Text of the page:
Hope for Thousands — ATour of the Jewish Winter Aid
Heavy layers of snow covered the city of Berlin during the night. It continued snowing all through the day, as if the day was to merge into the night. A hostile wind blew icy snow flakes into our faces. It makes one think of how cruelly the frost clutches the people who are badly nourished and poorly clad, who live in unheated homes, who have to fight the wind walking up and down the streets
We finally reached the place, and with frozen hands opened the door of the Jewish Community of Berlin. Inside it was warm, bright and very busy. Jewish men and women work here with devotion to help their fellow community members in need of shelter and safety. The workers haven't one free minute. But on this day the directors of the Winter Aid have taken upon themselves to present their compassionate battle against hunger and cold to the representatives of the Jewish papers and periodicals.
Every Jew in Berlin and throughout the Reich knows about the Jewish Winter Aid. It takes from some, and gives to others. Is there really such a division? Is there not a merging through solidarity of those who give and those who take, without a clear cut division between those who suffer and those who have resources?
There are 150 employees in this agency and another five thousand volunteers who assist them. The Winter Aid has every right to be proud that although as a large organization it aspires to tend to everybody's needs, it is still able to take care of the particular needs of the individuals.
This winter, approximately 30,000 people in Berlin applied for aid. If one could complete the picture by knowing how many of the applicants were over 60 years old, it would be evident that the majority are lonely old people and that the aid is to a large extent aid for the elderly. This winter aid was given also to people who do not belong to the Jewish religion. Their number was around 1,800 or 6.5% of the total.
What does the Winter Aid provide? Packages, food coupons, potatoes and coal. At the Kuerstener Street, the distribution point for the Charlottenburg district, we saw the packages being prepared for distribution. There were seven different kinds of packages, among them packages for people with diabetes, stomach and gall bladder ailments, malnutrition and those in need of special care. The prepared portions were piled up on the covers of boxes, and looked appetizing and attractive. The efficient workers stood in front, dressed in white aprons and told us that the recipients were always delighted by the packages. Approximately 15-16,000 packages were handed out monthly. One can understand some of the organizational difficulties in potato supply when one learns that in January around 20,000 Kilos of potatoes were delivered to homes. The Winter Aid spends about 55-60,000 Marks a month for food coupons.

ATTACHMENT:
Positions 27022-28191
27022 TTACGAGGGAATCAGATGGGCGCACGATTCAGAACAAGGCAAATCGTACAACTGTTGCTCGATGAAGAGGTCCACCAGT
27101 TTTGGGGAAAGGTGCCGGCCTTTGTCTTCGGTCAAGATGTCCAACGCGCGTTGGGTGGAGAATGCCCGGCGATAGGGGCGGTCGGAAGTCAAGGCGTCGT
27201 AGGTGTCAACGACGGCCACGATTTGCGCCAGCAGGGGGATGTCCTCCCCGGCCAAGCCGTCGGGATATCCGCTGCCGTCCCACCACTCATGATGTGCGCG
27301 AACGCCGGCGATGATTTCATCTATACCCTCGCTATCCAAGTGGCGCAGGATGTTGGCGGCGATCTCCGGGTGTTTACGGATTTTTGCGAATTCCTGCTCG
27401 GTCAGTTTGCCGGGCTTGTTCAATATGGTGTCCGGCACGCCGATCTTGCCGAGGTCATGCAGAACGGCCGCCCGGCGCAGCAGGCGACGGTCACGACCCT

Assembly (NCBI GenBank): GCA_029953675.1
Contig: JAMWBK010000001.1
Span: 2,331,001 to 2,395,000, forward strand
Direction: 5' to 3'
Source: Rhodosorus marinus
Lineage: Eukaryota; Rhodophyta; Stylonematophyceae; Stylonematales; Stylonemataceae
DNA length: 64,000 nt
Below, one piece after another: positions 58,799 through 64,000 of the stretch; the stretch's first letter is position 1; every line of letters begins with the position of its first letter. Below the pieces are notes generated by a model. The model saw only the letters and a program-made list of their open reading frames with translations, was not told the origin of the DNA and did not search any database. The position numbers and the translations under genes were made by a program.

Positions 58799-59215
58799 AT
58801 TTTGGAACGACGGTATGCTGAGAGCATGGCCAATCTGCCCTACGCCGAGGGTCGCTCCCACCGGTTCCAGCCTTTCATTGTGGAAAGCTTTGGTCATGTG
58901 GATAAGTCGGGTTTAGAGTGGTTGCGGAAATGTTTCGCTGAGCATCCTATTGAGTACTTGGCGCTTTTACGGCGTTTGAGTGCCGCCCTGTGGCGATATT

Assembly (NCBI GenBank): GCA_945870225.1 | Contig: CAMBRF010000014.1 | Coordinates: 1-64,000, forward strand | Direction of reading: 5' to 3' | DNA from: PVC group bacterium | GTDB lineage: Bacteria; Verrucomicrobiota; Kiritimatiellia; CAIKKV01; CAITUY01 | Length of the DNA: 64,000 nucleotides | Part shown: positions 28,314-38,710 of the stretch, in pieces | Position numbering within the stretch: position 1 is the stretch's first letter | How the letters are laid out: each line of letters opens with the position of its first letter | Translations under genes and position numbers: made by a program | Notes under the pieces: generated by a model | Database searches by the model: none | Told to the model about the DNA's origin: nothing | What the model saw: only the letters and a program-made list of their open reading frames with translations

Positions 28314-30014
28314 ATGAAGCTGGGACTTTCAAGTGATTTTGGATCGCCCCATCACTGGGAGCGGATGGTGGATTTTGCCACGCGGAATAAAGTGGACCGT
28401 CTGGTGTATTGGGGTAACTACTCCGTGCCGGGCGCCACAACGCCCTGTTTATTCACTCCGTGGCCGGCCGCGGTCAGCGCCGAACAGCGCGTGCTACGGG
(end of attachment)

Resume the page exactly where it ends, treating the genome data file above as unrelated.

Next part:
Another service is distribution of clothing. One could write a long article on this subject alone. We learned that it began gradually. It is a small warehouse, managed by professionals of the textile business with their own production and repair store, employing Jewish workers. Clothing for men, women and children is neatly arranged in the storerooms, in long rows of hangers. They have shoes, underwear and even bridal gowns and baby outfits. The clothes are all of good, lasting quality, most of them new, because donations are far from sufficient to cover the demand. The need for clothes is enormous. A third of the Winter Aid budget is for clothing. The clothing warehouse took care of approximately 60,000 people throughout 1936. The emigrants create a special need. They are supplied with clothes, shoes, linen and furniture. They should not arrive in a foreign land shabby and poverty stricken. This is the last act of love by their old community back home. Certainly many will remember this fondly.
We also visited a distribution point of the Winter Aid in the north [of Berlin] that is supplying about 6,000 people. Here one finds undisguised destitution. The workers on their house visits see undernourished men and women, people suffering from lung diseases, people in ragged clothing, helpless women whose husbands have emigrated. And what about the children?, one of the participants in the tour asked. The children are mostly healthy and neat. In short, praise for the Jewish parents who give their very last to the children.
In the Western parts of the city, the first impression is in most cases completely different. Most of the needy here are impoverished academics and artists, former factory managers, unemployed sales clerks. Some of them still live in large homes and wear good clothes. They still cling to their former life style that is now hollow and will soon shatter. We heard there was an 83-year-old man who is homeless and sleeps in a garage. Someone wrote about a family in a large apartment in the West end that is close to starvation. The need hiding behind their nice clothing is probably one of the worst experiences of the workers of the Winter Aid.
Every protege of the Winter Aid is also being taken care of psychologically. The Winter Aid provides afternoon activities for children, concerts, programs for the evening and gives out free tickets to Kulturbund performances. The artists who produce these events will hardly find a more enthusiastic audience than the people of the Winter Aid.
Source: CV Zeitung, 28 January, 1937.
Source: Yad Vashem